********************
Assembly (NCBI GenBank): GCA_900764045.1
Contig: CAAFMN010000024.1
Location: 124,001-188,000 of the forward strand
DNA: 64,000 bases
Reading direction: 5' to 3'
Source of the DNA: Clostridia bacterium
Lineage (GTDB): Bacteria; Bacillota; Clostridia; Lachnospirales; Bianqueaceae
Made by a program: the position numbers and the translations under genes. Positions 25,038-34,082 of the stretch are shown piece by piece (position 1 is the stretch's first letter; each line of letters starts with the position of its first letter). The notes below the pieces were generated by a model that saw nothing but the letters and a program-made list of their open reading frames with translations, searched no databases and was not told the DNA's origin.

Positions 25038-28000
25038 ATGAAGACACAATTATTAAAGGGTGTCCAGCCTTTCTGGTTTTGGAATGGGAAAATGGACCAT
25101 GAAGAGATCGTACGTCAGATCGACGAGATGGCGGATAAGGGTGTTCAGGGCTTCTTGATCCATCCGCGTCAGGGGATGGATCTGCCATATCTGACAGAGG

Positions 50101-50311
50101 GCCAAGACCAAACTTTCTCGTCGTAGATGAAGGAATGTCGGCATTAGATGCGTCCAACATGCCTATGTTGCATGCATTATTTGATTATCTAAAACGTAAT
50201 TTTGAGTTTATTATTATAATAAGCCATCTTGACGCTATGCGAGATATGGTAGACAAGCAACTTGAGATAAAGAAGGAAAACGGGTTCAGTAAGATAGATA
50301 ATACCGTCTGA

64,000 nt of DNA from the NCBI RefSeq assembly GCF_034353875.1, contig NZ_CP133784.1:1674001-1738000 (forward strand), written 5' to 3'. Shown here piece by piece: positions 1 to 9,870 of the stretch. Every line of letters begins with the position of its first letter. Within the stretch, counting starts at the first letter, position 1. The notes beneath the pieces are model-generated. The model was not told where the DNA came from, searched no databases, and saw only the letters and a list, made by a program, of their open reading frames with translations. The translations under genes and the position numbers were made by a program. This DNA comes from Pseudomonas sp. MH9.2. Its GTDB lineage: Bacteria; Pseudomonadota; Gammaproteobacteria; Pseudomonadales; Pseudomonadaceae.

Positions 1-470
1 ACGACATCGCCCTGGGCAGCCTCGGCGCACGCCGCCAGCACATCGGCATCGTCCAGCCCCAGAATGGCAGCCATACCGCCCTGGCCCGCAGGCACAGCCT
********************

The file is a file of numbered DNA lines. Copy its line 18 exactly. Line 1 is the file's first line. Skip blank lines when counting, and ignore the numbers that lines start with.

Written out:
1 ACGACATCGCCCTGGGCAGCCTCGGCGCACGCCGCCAGCACATCGGCATCGTCCAGCCCCAGAATGGCAGCCATACCGCCCTGGCCCGCAGGCACAGCCT